The remote working revolution has been underway for some time now. In 2019, 42 percent of degree-educated workers said that they worked from home at least some of the time. It’s a win-win: employers reduce costs; employees don’t have to commute.
In the case of a natural disaster, however, managers may find themselves thrust into remote team management without the benefit of having time to prepare a plan. The 2020 COVID-19 crisis has put many leaders in exactly this situation.
Challenges of Leading a Remote Data Team
Since the early days of Xplenty, we've had distributed teams across the world. We know all about the myriad benefits of letting people operate in their own environment. And we also know about the challenges that can arise from working remotely.
Whether your team’s switch to remote working is voluntary or driven by circumstances, you’ll experience some teething troubles during the transition:
- Security. When people are accessing data from outside your internal network, it can introduce an element of risk.
- Access. People can't always gain access to the systems they need. There may also be some systems that don't allow any form of remote access.
- Productivity. Managers can't easily keep an eye on remote employees. People might not be on track to hit targets, or they could be prioritizing the wrong things.
- Collaboration. A lot of knowledge-sharing and brainstorming happens when teams are in the same physical room. Remote workers also don't have as many opportunities to ask managers for advice, or just bounce ideas off colleagues.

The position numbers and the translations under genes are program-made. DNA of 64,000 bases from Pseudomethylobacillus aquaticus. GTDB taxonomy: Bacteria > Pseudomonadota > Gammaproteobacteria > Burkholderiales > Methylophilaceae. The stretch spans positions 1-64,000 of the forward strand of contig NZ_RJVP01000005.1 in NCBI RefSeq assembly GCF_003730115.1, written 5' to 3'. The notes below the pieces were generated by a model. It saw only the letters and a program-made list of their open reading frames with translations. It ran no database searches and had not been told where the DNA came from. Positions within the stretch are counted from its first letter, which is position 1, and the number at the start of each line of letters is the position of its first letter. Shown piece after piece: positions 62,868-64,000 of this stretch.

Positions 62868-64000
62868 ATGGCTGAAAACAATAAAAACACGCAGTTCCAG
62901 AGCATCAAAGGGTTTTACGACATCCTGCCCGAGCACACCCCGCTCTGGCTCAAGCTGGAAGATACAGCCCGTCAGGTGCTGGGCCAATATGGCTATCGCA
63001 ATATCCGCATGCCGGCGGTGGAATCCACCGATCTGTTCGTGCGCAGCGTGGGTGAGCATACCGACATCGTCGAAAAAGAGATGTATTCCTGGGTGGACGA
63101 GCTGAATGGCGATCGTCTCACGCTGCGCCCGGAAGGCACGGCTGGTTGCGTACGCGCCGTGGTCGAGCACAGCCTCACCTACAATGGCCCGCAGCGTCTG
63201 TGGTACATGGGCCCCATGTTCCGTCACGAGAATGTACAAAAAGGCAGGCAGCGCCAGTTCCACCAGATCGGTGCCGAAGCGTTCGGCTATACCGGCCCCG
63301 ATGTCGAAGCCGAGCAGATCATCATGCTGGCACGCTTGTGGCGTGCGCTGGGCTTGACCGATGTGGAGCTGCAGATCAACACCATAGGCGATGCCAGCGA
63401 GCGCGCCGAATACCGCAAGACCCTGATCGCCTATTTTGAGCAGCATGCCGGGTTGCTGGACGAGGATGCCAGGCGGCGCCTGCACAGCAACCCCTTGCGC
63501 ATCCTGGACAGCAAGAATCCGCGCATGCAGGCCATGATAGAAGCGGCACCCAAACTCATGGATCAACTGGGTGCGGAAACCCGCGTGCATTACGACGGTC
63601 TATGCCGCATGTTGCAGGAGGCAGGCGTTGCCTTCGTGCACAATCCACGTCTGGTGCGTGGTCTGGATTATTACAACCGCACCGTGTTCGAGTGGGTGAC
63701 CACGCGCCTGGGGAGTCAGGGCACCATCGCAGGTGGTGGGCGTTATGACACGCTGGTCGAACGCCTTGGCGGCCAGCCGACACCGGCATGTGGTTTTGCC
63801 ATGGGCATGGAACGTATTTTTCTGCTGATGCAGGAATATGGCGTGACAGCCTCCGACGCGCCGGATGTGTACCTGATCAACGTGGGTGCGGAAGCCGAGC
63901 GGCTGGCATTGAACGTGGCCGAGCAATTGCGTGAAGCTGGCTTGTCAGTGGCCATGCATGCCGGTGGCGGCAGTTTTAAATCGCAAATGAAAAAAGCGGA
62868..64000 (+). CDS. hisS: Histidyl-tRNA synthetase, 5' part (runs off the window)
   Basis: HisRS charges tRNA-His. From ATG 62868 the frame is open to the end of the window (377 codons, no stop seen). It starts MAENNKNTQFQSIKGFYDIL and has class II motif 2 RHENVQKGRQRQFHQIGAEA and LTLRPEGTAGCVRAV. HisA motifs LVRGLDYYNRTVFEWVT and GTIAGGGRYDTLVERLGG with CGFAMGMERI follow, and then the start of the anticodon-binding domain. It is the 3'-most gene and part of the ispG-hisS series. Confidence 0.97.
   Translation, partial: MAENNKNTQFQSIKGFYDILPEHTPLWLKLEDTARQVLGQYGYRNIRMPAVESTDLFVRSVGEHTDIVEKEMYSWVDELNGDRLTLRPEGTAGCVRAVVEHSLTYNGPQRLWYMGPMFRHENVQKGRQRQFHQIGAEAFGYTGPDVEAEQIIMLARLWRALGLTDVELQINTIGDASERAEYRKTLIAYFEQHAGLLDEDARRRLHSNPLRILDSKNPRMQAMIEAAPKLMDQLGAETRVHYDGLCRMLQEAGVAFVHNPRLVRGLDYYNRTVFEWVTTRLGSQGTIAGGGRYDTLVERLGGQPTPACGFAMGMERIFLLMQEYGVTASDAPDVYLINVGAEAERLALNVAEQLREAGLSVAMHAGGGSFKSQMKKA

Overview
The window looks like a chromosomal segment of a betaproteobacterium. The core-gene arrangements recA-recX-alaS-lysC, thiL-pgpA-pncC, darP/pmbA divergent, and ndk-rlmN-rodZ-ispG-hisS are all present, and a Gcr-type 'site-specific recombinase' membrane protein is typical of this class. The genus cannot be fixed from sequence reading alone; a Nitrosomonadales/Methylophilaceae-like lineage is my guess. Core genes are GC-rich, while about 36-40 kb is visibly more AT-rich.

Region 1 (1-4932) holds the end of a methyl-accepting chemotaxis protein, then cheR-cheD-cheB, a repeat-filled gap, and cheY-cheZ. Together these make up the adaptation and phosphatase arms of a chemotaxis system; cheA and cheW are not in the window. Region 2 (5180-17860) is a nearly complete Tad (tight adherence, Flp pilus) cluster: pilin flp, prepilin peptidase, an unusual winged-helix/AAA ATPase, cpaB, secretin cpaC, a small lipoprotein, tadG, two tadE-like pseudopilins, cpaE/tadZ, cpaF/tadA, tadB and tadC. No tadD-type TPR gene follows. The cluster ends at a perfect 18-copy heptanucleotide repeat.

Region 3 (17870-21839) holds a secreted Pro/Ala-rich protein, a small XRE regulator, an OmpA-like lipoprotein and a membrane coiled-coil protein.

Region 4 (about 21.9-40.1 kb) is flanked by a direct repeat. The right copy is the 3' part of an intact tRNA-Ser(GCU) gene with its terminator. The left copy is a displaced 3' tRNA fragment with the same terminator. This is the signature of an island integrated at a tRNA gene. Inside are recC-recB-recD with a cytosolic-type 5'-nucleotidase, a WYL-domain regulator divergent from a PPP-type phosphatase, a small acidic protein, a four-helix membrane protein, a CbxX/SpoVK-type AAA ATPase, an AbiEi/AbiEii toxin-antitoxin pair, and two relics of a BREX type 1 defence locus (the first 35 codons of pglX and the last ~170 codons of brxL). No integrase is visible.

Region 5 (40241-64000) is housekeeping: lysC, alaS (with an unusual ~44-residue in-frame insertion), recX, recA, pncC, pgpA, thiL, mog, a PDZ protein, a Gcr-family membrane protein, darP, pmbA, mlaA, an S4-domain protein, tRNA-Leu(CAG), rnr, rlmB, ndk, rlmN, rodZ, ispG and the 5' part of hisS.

- Adaptation. Transitioning to remote work can be a challenge, especially if circumstances unexpectedly force you to adopt a new way of working.
- Inclusion. People who work from home can sometimes feel like they're not really part of the team. This can hurt productivity, and even lead to staff attrition.
The good news is that none of these problems are insurmountable, especially with the right managerial support. Here’s how to help your team succeed.
How to Lead a Remote Data Team
On day zero of your remote working regime, it is crucial that you focus on the technical aspects. Get everyone to check if:
- They can log into all key systems.
- They can access communication software, including email and instant messaging.
- Their device is secure and runs at an acceptable speed.
- Their internet connection is fast enough to support them (especially if you'll be using data-heavy tools like video conferencing).
It's better to discover any issues sooner rather than later, as this gives you time to work with your company's IT help desk to grant permissions, change settings and suggest solutions to other problems.
If it's urgent and the help desk can't solve your issue, you may need to get creative. For example, if some of your team are experiencing slow broadband at home, you can switch from video conferencing to audio-only calls or group IMs.
1. Review security processes
Cloud computing solves some of the security problems associated with remote working. Traffic is encrypted and most data is held server-side, which lowers that attack surface for potential hackers.
However, it doesn’t fix every problem. Your staff needs to be refreshed on your remote working security procedures, even if they’ve worked from home in the past.
Review details such as:
- Network security. Everyone should only use secure WiFi networks to access work systems.
- Software security. People should only access work systems with devices that have fully updated operating systems and cybersecurity tools.
- Appropriate usage. Employees shouldn’t use work machines for personal browsing or non-work related software. Ideally, everyone should have a dedicated work-only device.
- Physical security. Remote workers should be mindful of the dangers of leaving logged-in devices unattended.
Much of this is common sense. However, if you’ve made a sudden, company-wide switch to remote working, you shouldn’t take anything for granted.
2. Step up your automation
If you were planning to automate routine tasks, now’s the time to do it.